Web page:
Common Types of Ear Infections in Children
As parents, you worry about any discomfort that your babies may feel. This is because they can’t explain the kind of pain or discomfort they’re experiencing, especially in their ears. Therefore, it’s important to know the common types of ear infections in children so you can detect them quickly.
There are two types of ear infections that affect babies: otitis media and otitis externa. The first one affects the middle ear due to fluid buildup behind the eardrum from colds. The second kind causes inflammation of the external auditory canal, either from water getting in or injuries.
How to know if your child has an ear infection?
It’s essential that parents pay attention to their children’s attitudes and even the smallest change in their behavior. If they touch their ears in strange ways or have unpleasant odors, they may have an infection.
In addition, if they have other symptoms, like loss of appetite, crying, flu, and tantrums, they can be indicators that something is wrong.
Ear infections in children or babies can be acute or chronic. Acute ear infections are spontaneous and generally painful. Chronic ear infections last for a long time. These infections are common in little ones because it’s very easy for their Eustachian tubes to clog.
Symptoms of ear infections in children
When children have some kind of infection in their ear, they’ll have various symptoms that can make parents worry. Therefore, it’s important to take them to the pediatrician who can create a treatment. These are the most common symptoms:
- High temperature. Fevers and colds often cause ear infections.
- Touching their ears a lot. If babies touch their ears excessively, are irritable or cry when they do it, it’s most likely because they hurt.
- Vomiting or diarrhea: Viruses that cause ear infections can also affect kids’ stomachs.
- Loss of appetite. Generally, kids feel unwell because of their ear pain.
- Yellow or whitish liquid discharge. It’s not common for this to happen in all children, but it’s a definite sign of infection.
- Bad odor in their ears. You’ll notice this when you hug or hold your baby.
- Ear pain. This especially happens when they try to sleep. Usually, kids feel more pain when lying down.
Most common causes of ear infections in children
The most common cause is the entry of fluids in the middle ear from a cold. Since the Eustachian tubes are blocked, the fluids can’t get out. Therefore, the fluid goes into the ear, which can cause inflammation, pain and fever.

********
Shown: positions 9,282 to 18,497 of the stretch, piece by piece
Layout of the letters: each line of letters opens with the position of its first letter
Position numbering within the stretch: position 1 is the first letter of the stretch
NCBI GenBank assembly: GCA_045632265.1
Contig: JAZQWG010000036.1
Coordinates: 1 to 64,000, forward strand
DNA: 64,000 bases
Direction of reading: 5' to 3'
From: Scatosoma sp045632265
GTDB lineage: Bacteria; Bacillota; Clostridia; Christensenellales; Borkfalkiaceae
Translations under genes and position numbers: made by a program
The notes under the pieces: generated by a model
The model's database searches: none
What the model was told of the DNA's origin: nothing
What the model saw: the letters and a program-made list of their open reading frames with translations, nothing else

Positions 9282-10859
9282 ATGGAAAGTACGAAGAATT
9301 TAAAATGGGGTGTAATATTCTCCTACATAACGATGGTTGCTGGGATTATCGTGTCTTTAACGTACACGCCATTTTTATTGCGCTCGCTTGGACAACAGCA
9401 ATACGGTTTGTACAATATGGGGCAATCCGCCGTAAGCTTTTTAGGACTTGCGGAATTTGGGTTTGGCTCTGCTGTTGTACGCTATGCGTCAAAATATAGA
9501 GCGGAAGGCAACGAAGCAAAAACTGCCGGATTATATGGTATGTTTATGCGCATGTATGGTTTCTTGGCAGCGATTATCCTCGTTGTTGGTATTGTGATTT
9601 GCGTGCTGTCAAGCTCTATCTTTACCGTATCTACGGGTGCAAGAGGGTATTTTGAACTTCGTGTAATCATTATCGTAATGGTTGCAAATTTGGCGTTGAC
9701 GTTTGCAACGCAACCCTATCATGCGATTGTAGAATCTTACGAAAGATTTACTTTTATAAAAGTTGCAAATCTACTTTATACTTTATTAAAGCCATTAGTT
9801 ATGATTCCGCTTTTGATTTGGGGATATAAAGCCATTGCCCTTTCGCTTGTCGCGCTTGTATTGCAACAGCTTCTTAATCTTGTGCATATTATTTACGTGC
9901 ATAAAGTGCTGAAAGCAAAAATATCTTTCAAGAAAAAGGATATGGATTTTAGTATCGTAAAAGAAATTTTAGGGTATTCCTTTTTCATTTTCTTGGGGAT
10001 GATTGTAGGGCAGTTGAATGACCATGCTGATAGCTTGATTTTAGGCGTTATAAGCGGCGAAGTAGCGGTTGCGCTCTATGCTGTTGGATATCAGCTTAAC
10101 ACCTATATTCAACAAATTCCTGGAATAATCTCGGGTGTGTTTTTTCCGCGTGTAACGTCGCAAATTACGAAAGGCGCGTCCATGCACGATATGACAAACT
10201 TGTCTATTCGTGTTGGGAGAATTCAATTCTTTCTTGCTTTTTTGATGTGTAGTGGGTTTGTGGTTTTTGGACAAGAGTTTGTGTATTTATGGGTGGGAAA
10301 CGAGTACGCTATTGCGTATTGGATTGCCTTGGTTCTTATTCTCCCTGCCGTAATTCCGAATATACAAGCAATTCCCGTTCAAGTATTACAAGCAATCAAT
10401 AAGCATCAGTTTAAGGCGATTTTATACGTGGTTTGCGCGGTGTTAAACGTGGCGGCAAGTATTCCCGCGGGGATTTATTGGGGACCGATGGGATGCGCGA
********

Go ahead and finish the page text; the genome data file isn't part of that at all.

On the other hand, otitis externa occurs in children when water enters their ear from swimming. Then, it gets aggravated if you clean it too hard with cotton swabs.
When swimming, your ears are exposed to high humidity for a long time. When you use swabs too rough, you can cause inflammation in the external auditory canal.
“It’s essential that parents pay attention to their children’s attitudes and even the smallest change in their behavior. If they touch their ears in strange ways or have unpleasant odors, they may have an infection.”
How to prevent ear infections in children
The first step is to make sure your children are all up to date with vaccines. These help prevent some diseases that can cause ear infections. For example, they prevent certain bacteria like Streptococcus pneumoniae, Haemophilus influenzae, or Moraxella catarrhalis. In addition, they prevent viruses like rhinovirus, influenza and adenovirus, among others.
In addition, it’s important to breastfeed for at least the first 6 months. Experts point out that through breast milk, mothers transfer antibodies that strengthens babies’ immune systems. Therefore, this helps them be less likely to develop ear infections.
Finally, keep babies away from cigarette smoke and tobacco. Children of adult smokers are more likely to get ear infections and have hearing problems compared to children whose parents don’t smoke.
When to consult a specialist
You should go to the pediatrician for an ear exam as soon as you see that your baby is uncomfortable.
It’s important to do this so your doctor can determine what kind of ear infection he has. Then, he’ll prescribe the necessary treatment, depending on the type of infection. Of course, you shouldn’t do any treatment without your doctor’s approval.
Ultimately, it’s important to keep track of the infection by going to check-ups to make sure that it’s disappeared completely and that the ears are doing well. A strong or untreated infection can actually perforate babies’ eardrums and cause hearing loss.It might interest you...
All cited sources were thoroughly reviewed by our team to ensure their quality, reliability, currency, and validity. The bibliography of this article was considered reliable and of academic or scientific accuracy.
- Infecciones del oído medio [Internet]. Kidshealth.org. [citado 24 de enero de 2022]. Disponible en: https://kidshealth.org/es/parents/otitis-media.html
- Larach F, Astorquiza C. OTITIS EXTERNA: DIAGNÓSTICO Y MANEJO PRÁCTICO. Rev médica Clín Las Condes [Internet]. 2016;27(6):898-904. Disponible en: http://dx.doi.org/10.1016/j.rmclc.2016.11.019
- Reyes Romero H, Navarro Rojas P, Jakowlew A, Reyes Barrios H. Otitis media bacteriana. Antibiot infecc [Internet]. 2003 [citado el 24 de enero de 2022];11-23. Disponible en: https://pesquisa.bvsalud.org/portal/resource/pt/lil-399677